An undrafted player out of LSU, Naz Reid slowly became a fan favorite in Minnesota. In his second NBA season, Reid showed out in star center Karl-Anthony Towns’ absence. Reid averaged a career-high 5 rebounds and 12 points per game when Towns was out.
But Reid’s numbers and minutes dwindled when KAT returned this year. Reid was a respectable big during the regular season, averaging 8 points and 4 rebounds per game. But he struggled when things got tight in the playoffs.
Before last year’s playoffs, I mentioned that the Minnesota Timberwolves might not be able to use him in the postseason. Once playoffs came around, Reid’s averages dropped to 5 points and 3 rebounds per game. Rebounding, in general, was an issue for the Wolves. After watching Reid for a couple of games, he became apparent he struggles to box out, allowing more offensive rebounds for the opponents.
Although Reid’s story is inspiring, it may be reaching its end in Minnesota. The Wolves shouldn’t be moving on from Reid entirely. But they should alleviate some of his backup responsibilities.
New York Knicks center Mitchell Robinson is the first, and possibly the best, candidate to replace him. The 7-footer has a 7’4″-inch wingspan. For perspective, Towns has a 7’3″ wingspan. Robinson is an elite rim protector, a glaring weakness on Minnesota’s roster. On the offensive side of the ball, he would be a roll man. Robinson ranks top-10 in points per possession on pick-and-rolls and would pair nicely alongside Jordan McLaughlin.
However, there are some downsides to adding him. Robinson battled injuries throughout his career and has only played 70 games once in his four-year career. However, last year he had his healthiest season so far. Robinson also has a history of foul trouble, which isn’t ideal when combined with Towns’ struggles in that category. Nevertheless, Mitchell Robinson would be an excellent backup in Minnesota.
Marvin Bagley III
Marvin Bagley would also be an excellent fit for the Wolves roster. The Sacramento Kings took Bagley 2nd overall in 2018, but they traded him to the Detroit Pistons. At 6’11”, 235 lbs., Bagley is bigger than Reid, and he’s a significantly better rebounder. Bagley averaged 7 boards in Detroit and would fill a huge need for Minnesota.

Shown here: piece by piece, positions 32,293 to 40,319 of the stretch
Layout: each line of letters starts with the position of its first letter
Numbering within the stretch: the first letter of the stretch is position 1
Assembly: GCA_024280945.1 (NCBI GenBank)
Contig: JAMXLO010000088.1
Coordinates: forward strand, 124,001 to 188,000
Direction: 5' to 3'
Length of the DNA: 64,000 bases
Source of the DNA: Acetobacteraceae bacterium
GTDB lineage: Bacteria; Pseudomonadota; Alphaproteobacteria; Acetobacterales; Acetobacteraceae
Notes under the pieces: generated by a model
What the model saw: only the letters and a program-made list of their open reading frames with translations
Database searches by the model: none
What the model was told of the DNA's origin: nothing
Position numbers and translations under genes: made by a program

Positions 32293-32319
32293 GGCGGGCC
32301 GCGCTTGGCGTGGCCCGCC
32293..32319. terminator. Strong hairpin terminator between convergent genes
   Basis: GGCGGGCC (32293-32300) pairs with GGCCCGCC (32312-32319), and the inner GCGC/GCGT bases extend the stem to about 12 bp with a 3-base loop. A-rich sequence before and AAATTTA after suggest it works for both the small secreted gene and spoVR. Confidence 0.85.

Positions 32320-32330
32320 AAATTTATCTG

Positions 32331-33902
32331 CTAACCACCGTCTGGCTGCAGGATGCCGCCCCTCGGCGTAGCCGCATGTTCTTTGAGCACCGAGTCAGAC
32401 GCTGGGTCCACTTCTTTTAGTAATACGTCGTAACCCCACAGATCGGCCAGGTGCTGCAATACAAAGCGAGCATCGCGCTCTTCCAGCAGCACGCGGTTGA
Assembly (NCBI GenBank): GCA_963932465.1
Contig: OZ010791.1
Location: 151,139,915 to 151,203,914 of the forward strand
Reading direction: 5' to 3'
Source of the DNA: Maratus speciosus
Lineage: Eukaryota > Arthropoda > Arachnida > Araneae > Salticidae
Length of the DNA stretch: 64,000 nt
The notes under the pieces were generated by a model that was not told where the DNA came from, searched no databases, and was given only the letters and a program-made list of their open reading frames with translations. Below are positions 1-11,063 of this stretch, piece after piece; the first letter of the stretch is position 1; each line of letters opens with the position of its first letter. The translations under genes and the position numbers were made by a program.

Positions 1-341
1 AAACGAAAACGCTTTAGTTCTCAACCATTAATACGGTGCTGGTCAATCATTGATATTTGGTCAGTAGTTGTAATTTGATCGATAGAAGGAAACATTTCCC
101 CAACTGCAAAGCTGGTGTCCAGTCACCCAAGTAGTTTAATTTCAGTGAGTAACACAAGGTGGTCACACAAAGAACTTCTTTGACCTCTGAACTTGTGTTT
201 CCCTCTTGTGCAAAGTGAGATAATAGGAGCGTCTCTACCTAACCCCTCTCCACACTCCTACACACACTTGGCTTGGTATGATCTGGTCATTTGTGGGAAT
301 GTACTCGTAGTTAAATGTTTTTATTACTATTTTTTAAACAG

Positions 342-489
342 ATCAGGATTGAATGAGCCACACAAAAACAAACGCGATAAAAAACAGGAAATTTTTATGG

However, Bagley has some baggage, including his contract situation and mindset. He’s a restricted free agent, so the Pistons could match any offer the Wolves send his way, making it hard to pry Bagley away from Detroit. If the Wolves manage to steal him away, his mindset can be questioned at times.
Bagley spent the better portion of his past two years trying to escape Sacramento and became very vocal on social media. I can’t really blame him for not wanting to stay with the Kings, but making squabbles like that public can sometimes mess with locker room chemistry, one of Minnesota’s strengths. Bagley’s talent may not be worth the risk of demolishing locker room chemistry.
Mo Bamba is probably the least realistic acquisition on this list, but he’s still worth a look. It would probably take a first-round pick to get him, and the Orlando Magic can match any offer.
Bamba’s career got off to a relatively slow start, but he’s been on a hot streak lately. Still, he had an impressive finish to the 2021-22 season. Boasting 12 points, 7 boards, and 1.5 blocks per game, the 6’11” center has the biggest wingspan in the NBA (7’10”). Unsurprisingly, he’s a great rim protector.
The Wolves would experience a meaningful change in trajectory if they added Bamba’s size. He’d be enough to make them at least a second-round playoff team.
It’s worth noting that Jarred Vanderbilt has spent some time as a small-ball center. Although he isn’t a better option than Naz Reid, it would be interesting to see Chris Finch’s attempt to counter bigger lineups by putting the hustling Vanderbilt at the 5.
Naz is a quality backup center, but the Wolves couldn’t use him in the playoffs. With the prospect of a much more competitive Western Conference looming, the Wolves need to improve. Tim Connelly should look to the backup center position to improve. Still, Naz Reid’s future is certainly not over. If the Wolves decide to pick up his option this off-season, which they should, he’ll have one final chance to prove himself.